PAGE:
The distribution is parametrized by its mean, which is proportional to medium thickness:

## Properties & Relations (6)

Scaling of inverse Gaussian distribution carries over the mean and the scale parameter:

Sum of independent identically distributed variables following InverseGaussianDistribution follows InverseGaussianDistribution:

Find the distribution of the sum using TransformedDistribution:

The mean of identical inverse Gaussian distributions has an inverse Gaussian distribution:

The sum of inverse Gaussian distribution variates with follows an inverse Gaussian distribution:

Relationships to other distributions:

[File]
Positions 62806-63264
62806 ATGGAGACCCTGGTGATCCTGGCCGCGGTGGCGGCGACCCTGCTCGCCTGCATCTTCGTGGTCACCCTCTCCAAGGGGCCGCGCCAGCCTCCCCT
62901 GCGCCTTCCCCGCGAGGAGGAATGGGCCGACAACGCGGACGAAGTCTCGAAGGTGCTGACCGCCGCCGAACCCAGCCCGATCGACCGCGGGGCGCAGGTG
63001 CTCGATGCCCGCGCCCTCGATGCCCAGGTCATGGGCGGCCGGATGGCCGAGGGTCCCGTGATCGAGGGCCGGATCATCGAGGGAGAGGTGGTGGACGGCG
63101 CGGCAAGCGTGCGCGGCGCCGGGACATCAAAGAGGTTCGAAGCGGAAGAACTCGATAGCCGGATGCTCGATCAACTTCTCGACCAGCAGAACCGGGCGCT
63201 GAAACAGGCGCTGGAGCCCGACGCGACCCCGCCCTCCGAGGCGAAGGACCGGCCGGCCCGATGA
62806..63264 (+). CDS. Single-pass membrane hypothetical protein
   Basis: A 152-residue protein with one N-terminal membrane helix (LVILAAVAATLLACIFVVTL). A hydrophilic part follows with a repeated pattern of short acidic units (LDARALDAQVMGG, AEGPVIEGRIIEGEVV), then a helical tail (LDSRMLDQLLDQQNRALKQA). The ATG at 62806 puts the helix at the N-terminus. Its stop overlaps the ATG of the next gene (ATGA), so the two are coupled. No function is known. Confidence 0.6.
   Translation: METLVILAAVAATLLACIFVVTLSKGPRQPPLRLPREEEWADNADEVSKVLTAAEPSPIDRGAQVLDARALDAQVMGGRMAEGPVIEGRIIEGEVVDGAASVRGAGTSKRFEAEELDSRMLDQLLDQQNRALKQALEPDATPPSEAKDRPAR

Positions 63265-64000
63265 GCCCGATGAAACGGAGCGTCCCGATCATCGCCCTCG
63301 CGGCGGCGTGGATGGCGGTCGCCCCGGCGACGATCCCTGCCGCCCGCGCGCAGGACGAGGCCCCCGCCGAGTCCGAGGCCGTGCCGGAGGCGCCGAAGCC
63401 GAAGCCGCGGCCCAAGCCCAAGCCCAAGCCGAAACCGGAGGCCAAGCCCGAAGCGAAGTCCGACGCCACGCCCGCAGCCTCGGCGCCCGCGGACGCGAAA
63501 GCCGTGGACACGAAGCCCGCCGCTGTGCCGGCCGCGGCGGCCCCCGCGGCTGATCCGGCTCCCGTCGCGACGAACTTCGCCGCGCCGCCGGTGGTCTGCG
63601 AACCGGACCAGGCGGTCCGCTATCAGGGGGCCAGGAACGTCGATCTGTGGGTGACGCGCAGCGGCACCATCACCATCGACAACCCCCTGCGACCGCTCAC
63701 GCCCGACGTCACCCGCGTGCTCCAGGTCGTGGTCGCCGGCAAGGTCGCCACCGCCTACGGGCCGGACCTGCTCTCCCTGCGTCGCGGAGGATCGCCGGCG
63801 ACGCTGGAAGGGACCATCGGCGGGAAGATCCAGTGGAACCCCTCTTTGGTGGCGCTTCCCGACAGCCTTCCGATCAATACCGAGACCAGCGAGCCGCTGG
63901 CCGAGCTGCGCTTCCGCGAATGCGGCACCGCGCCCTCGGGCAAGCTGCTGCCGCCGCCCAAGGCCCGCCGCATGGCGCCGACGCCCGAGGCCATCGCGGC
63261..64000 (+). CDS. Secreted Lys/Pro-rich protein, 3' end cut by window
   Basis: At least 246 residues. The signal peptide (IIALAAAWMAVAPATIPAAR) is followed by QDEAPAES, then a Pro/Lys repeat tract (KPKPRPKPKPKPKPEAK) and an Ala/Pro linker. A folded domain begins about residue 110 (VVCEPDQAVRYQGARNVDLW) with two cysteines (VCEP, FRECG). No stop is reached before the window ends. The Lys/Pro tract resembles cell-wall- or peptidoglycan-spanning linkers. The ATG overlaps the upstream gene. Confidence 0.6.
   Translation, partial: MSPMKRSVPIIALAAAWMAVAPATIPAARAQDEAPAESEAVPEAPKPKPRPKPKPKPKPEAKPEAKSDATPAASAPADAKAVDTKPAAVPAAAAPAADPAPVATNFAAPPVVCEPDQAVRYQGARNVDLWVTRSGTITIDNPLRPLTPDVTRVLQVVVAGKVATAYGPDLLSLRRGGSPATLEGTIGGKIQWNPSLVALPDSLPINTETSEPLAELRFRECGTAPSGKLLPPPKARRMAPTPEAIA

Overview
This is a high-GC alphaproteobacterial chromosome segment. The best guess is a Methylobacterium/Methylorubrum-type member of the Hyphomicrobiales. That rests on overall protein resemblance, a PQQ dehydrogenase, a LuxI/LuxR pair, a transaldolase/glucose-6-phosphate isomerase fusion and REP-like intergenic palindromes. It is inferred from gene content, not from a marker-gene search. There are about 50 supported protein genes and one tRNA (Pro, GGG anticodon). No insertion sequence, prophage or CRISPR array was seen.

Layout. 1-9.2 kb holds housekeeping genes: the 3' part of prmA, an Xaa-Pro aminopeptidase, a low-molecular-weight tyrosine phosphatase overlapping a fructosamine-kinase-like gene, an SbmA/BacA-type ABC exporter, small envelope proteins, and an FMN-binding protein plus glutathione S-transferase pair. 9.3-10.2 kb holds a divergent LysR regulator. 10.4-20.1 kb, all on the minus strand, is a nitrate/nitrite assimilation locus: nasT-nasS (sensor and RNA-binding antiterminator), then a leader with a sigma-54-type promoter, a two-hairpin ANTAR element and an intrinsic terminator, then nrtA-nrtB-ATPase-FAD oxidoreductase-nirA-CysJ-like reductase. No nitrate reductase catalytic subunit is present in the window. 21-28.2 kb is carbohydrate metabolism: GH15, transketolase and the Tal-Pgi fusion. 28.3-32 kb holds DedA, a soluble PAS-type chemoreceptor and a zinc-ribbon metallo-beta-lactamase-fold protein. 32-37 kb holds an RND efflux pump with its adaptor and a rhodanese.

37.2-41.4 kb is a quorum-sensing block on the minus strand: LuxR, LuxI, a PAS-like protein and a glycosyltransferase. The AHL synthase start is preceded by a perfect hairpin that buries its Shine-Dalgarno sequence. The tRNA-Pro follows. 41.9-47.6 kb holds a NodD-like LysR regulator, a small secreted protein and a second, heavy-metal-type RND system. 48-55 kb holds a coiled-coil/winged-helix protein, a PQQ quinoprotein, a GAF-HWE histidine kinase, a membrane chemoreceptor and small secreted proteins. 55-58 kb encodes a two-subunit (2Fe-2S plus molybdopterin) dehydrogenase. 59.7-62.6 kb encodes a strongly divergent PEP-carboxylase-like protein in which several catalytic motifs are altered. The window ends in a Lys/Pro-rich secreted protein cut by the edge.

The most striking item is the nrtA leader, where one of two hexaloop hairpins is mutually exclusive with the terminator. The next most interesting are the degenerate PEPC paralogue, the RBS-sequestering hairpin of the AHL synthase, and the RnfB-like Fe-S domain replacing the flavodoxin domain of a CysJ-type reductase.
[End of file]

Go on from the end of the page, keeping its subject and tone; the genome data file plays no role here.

Generalized inverse Gaussian distribution simplifies to inverse Gaussian distribution for :

## Possible Issues (2)

InverseGaussianDistribution is not defined when μ is not a positive real number:

InverseGaussianDistribution is not defined when λ is not a positive real number:

Substitution of invalid parameters into symbolic outputs gives results that are not meaningful: